Thursday, March 01, 2007


Floodfill passes acid test in Slice and Dice

I've been battling with the Slice and Dice code that I'd written to develop STL files into extruder trajectories for making things with Tommelise for the past two weeks. In theory, using a grid approach to developing slices is simpler than the method that Adrian has taken. In practice, however, when you try to map a perimeter onto a grid you will often encounter leaks between slightly less than perfectly linked line segments making up a perimeter. My code would get it right about 99.5% of the time. The problem was that you only had to get it wrong once in one layer to make a real mess of things.

How I solved the problem was to map the perimeter onto a bitmap and then floodfill it. After that, it is a simple matter to map the grid onto the bitmap and then check the color of each gridpoint. The hassle with that approach is that it entailed me getting acquainted with the not terribly well-documented differences between VB.NET 2003 in which I last did my last such programming and VB.NET 2005, which I am using now. The differences weren't trivial, let me tell you.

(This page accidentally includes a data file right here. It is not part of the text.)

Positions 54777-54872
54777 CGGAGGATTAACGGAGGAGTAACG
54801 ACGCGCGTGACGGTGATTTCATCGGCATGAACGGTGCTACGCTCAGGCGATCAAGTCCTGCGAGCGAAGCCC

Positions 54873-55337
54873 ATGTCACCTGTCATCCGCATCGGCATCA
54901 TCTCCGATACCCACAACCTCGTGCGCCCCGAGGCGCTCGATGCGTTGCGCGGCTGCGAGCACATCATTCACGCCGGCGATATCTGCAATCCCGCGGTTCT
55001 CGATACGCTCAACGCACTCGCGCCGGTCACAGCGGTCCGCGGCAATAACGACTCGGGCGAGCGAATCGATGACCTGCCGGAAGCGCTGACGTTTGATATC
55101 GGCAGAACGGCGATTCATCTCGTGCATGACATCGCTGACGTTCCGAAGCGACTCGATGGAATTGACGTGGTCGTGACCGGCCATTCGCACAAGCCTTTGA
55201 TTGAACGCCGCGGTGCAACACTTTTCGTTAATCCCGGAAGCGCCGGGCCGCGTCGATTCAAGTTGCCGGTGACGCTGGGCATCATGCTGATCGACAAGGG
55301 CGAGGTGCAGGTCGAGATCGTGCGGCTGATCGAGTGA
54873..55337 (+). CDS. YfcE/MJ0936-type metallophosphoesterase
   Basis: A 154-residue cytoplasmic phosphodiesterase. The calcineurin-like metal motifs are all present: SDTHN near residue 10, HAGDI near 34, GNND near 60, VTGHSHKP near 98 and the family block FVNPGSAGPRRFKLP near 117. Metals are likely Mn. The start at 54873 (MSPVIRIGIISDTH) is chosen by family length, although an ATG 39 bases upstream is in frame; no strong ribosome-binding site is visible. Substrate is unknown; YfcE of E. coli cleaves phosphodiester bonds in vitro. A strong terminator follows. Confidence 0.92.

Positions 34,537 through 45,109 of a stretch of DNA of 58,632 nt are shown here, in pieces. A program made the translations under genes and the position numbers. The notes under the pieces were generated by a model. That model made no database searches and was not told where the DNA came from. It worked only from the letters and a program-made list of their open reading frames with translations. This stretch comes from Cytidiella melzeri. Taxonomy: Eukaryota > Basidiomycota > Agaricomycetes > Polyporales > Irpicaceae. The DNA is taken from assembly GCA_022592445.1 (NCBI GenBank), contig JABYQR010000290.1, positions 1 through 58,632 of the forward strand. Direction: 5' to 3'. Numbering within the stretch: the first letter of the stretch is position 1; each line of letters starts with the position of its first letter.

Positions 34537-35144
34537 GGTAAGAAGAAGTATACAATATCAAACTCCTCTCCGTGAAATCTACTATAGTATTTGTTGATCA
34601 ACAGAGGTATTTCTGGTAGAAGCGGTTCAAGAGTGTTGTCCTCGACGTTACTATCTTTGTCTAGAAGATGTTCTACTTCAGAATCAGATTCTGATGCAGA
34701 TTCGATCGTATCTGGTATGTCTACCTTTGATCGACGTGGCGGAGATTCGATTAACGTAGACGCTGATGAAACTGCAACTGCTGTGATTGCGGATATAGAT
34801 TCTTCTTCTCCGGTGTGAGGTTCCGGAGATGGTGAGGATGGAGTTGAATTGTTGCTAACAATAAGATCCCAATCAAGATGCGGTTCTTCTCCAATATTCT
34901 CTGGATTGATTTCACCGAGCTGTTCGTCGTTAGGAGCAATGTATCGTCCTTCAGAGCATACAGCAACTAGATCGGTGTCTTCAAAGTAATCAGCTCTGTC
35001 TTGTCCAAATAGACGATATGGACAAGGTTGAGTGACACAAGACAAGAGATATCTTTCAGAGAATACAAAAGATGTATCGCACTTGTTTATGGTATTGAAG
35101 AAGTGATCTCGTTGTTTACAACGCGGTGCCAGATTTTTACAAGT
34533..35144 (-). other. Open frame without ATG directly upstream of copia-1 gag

As an acid test I did a test slice on the 79 toothed gear that runs the z-axis on Vik's Zaphod.

It works like a champ! The floodfill routine that I found on the web isn't incredibly fast, but it gets the job done.

Nice :)
Yeah, it's finally coming together. :-)
nice. do you have a pic of the toolpath?
Ain't got a toolpath yet. Still working my way line by line through the code that generates the perimeter now. Got an even rarer exception that I found when I sliced the gearmotor coupling for the Mk 2 that puts the occasional perimeter line segment back to front.

This is taking far too long to get right. :-(
is there a reason that you're not using the reprap code that vik and adrian are using? i mean i understand wanting to try different mechanicals, board, etc, but theres no reason you should do EVERYTHING yourself.
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